The potential for community energy is huge. Community energy allows ordinary people to contribute to the fight against climate change in a practical way, usually through open and democratic co-operatives and, at the same time, make a reasonable financial return on their money.
Energy4All is a not-for-profit social enterprise, with a unique track record of facilitating community engagement and ownership of renewable energy generation across the UK. Neither Energy4All nor the co-ops it sets up are reliant on public money or grants, in keeping with the co-operative principle of self reliance.
Established by the Baywind Energy Co-operative (the first renewable energy co-op in the UK) in 2002, Energy4All has launched an additional nine new community co-operatives, raising more than £20 million in equity through regulated public share offers.
This shows what can be done when people get together and are ambitious about renewable energy. Aggregate membership of Energy4All co-ops is over 8,500, making Energy4All the largest organisation in the sector, but much more is possible. Again in line with co-op principles, Energy4All actively encourages each co-op to develop its own outreach and development activities in its local community.
The projects which Energy4All promotes are on a commercial scale, and typically operate under the ROC regime, although smaller schemes using the Feed in Tariff are now in development. To date, all the co-ops have been involved in wind energy, but Energy4All is not bound to any one technology and is actively pursuing opportunities to install hydro and solar generation in locations all over the UK.
One of the co-ops Energy4All has set up, the Westmill Wind Farm Co-operative, raised over £4.6m of equity from less than 2,500 members, which, together with a loan from the Co-op Bank, made possible the installation of 6.5MW of wind power in South Oxfordshire in 2008. Westmill Co-op donates £6,500 annually to WeSET (Westmill Sustainable Energy Trust) to be spent on local projects and educational activities.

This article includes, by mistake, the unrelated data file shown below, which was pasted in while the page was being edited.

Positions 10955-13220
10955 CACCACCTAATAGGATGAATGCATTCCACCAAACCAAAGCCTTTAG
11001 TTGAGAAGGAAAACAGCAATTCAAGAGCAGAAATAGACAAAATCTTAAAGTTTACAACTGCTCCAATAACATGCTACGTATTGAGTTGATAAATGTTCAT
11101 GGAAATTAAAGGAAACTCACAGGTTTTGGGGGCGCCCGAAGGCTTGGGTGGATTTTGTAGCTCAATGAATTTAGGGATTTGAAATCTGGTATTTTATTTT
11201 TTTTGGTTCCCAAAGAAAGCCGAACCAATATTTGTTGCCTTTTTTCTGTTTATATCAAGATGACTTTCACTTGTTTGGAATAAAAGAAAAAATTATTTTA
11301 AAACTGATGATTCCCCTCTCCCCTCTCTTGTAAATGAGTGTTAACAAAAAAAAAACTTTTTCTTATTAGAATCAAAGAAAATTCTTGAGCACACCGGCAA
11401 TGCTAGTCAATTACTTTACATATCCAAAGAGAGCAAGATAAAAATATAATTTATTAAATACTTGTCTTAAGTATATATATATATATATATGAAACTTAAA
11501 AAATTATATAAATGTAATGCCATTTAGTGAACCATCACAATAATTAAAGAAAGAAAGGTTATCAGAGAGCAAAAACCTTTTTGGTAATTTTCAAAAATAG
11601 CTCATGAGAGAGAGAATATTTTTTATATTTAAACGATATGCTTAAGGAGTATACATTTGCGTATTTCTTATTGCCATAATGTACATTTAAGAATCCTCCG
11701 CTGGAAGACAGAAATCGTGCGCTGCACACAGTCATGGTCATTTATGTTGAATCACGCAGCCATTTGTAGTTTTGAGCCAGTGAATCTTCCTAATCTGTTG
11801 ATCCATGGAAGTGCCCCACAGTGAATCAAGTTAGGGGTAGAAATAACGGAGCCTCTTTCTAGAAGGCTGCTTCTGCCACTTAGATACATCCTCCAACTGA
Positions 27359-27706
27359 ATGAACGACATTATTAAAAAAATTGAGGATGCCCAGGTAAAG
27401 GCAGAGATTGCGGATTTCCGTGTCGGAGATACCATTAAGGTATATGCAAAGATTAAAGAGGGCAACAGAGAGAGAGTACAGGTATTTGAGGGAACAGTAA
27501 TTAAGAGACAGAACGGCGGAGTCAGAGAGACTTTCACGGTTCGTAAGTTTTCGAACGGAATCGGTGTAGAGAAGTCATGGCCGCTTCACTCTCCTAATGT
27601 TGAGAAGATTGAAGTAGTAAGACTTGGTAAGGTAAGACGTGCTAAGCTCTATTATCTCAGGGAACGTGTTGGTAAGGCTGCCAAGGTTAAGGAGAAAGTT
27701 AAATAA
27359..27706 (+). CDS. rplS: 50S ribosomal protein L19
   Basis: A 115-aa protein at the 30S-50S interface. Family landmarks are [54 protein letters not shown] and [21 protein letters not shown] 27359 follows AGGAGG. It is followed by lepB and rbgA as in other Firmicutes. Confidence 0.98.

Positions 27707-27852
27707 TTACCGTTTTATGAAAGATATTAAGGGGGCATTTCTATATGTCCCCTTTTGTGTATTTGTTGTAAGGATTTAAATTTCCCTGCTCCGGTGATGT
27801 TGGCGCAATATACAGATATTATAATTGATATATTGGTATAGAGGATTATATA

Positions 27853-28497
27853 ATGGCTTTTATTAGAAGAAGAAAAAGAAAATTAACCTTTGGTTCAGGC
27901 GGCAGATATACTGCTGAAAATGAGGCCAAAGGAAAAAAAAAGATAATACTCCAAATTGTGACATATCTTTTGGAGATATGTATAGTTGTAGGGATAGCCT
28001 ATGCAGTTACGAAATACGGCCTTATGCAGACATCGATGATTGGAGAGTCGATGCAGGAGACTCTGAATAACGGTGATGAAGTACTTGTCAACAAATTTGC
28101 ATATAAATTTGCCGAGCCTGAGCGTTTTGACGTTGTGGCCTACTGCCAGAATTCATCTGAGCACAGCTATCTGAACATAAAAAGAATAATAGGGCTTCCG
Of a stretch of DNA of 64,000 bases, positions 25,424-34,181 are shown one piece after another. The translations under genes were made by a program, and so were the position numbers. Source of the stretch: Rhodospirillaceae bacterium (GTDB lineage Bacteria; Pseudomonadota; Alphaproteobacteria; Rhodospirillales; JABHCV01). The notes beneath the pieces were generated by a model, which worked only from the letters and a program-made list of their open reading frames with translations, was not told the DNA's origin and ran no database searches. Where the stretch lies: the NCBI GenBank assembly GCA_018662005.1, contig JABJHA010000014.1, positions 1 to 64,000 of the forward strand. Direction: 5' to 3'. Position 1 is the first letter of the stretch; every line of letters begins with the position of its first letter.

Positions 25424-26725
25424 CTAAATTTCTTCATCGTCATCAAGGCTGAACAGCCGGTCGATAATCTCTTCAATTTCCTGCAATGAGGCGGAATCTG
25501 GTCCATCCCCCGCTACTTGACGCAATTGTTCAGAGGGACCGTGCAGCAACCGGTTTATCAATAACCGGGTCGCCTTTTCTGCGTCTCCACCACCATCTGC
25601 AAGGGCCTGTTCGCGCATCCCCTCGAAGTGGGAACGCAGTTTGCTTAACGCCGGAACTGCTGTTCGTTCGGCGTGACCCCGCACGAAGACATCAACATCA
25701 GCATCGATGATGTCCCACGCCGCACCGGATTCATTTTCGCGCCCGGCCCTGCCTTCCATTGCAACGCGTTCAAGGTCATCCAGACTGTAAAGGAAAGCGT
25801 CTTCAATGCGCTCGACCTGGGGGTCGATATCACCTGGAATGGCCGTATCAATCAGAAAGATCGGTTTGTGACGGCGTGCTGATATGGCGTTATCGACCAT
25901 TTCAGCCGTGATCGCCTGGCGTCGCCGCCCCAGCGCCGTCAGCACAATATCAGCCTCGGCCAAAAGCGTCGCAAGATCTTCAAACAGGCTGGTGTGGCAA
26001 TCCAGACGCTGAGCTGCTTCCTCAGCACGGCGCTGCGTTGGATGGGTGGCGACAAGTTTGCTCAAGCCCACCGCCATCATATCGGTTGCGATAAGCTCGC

Four small wind turbines are presently being constructed in Northern Ireland for the Drumlin Wind Energy Co-op, which raised £2.7m from its public share offer in 2012. The latest share offer from Energy4All is for the Spirit of Lanarkshire Co-op which seeks to raise £2.7m, £1m by 20 September and the remaining £1.7m by 21 March 2014.
This Co-op is looking to acquire stakes in two large wind farms in South Lanarkshire which have been developed by Falck Renewables, Nutberry Hill and West Browncastle. Other similar co-ops in the Highlands of Scotland have been paying out an average return to members of 8.5 per cent a year since they were set up some years ago.
Already more than three quarters of a million pounds has been invested, so it is likely that the first phase of the offer will close early, but there will still be the opportunity to join the co-op in the second phase. If you are interested in investing, please download a copy of the share offer document at www.spiritoflanarkshire.coop or call 0845 373 3612.
In this article
- Baywind Energy Co-operative
- Business models
- Community wind energy
- Consumer cooperative
- Contact Details
- Energy Fortnight
- Low-carbon economy
- Renewable energy
- Renewable energy in the United Kingdom
- Social Issues
- Sustainable energy
- The Co-operative Group
- Westmill Wind Farm Co-operative
- Wind power
- United Kingdom
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